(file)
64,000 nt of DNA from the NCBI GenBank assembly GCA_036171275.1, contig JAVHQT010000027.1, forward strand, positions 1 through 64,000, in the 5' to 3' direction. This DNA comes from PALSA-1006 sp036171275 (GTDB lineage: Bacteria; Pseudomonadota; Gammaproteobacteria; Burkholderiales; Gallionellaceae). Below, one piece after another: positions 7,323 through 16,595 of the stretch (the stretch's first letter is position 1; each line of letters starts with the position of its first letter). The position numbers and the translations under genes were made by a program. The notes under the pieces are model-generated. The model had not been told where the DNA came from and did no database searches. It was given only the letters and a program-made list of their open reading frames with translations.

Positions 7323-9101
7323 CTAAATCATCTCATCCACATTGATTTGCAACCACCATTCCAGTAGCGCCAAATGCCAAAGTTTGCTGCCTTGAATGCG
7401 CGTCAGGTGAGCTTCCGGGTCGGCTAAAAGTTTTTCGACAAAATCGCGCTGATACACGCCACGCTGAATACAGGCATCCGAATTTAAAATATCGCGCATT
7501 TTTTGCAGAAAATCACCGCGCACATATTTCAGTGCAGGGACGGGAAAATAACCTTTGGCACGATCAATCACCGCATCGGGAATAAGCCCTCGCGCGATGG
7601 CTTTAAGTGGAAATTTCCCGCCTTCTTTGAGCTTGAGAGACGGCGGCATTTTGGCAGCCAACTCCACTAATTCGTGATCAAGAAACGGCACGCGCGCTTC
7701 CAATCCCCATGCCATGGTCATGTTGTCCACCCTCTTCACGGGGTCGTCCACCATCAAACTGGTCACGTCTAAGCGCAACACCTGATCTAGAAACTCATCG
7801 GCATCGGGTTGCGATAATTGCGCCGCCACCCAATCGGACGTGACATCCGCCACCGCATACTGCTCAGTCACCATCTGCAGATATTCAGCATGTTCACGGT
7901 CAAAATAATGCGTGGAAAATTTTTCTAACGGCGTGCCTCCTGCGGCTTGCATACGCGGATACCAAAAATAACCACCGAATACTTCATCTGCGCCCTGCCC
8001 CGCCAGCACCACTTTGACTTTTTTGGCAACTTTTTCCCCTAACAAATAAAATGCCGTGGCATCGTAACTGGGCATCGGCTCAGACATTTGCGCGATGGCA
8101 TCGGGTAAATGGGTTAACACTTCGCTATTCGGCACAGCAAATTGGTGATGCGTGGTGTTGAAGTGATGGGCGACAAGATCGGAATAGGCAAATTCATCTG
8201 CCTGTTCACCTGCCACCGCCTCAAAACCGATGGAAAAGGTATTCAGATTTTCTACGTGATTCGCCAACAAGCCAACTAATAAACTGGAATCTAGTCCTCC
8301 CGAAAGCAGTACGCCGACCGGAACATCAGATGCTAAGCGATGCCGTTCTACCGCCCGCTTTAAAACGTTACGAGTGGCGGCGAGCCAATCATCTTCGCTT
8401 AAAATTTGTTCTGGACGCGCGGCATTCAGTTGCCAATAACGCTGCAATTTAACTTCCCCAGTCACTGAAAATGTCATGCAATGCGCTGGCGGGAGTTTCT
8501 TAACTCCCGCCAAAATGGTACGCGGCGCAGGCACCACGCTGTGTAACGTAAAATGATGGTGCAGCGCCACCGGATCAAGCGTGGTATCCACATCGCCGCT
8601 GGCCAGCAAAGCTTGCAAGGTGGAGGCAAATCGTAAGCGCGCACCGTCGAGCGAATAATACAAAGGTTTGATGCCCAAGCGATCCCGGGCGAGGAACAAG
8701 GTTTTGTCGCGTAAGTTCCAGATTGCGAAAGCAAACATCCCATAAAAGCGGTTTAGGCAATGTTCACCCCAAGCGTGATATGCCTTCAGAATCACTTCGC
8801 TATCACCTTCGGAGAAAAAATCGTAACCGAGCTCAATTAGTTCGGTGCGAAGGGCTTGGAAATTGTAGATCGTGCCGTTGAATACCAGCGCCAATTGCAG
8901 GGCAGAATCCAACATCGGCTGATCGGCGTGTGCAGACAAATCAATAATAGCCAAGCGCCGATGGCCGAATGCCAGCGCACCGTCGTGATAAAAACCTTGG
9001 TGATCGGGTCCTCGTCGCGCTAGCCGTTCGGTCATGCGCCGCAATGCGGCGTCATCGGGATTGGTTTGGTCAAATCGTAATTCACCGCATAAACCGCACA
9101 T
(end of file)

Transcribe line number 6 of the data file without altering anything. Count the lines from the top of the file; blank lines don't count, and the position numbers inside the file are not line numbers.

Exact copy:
7601 CTTTAAGTGGAAATTTCCCGCCTTCTTTGAGCTTGAGAGACGGCGGCATTTTGGCAGCCAACTCCACTAATTCGTGATCAAGAAACGGCACGCGCGCTTC